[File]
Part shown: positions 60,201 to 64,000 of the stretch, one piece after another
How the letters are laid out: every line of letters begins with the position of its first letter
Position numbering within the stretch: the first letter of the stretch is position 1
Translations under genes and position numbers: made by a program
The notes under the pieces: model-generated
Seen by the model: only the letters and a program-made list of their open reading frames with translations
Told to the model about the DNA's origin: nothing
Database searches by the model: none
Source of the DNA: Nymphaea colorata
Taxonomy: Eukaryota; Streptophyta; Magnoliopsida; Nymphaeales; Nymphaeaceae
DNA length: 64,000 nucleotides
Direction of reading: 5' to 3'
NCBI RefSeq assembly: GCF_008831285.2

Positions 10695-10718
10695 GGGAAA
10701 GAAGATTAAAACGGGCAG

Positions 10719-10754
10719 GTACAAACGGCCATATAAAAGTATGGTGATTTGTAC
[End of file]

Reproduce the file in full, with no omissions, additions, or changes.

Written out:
Part shown: positions 60,201 to 64,000 of the stretch, one piece after another
How the letters are laid out: every line of letters begins with the position of its first letter
Position numbering within the stretch: the first letter of the stretch is position 1
Translations under genes and position numbers: made by a program
The notes under the pieces: model-generated
Seen by the model: only the letters and a program-made list of their open reading frames with translations
Told to the model about the DNA's origin: nothing
Database searches by the model: none
Source of the DNA: Nymphaea colorata
Taxonomy: Eukaryota; Streptophyta; Magnoliopsida; Nymphaeales; Nymphaeaceae
DNA length: 64,000 nucleotides
Direction of reading: 5' to 3'
NCBI RefSeq assembly: GCF_008831285.2

Positions 10695-10718
10695 GGGAAA
10701 GAAGATTAAAACGGGCAG

Positions 10719-10754
10719 GTACAAACGGCCATATAAAAGTATGGTGATTTGTAC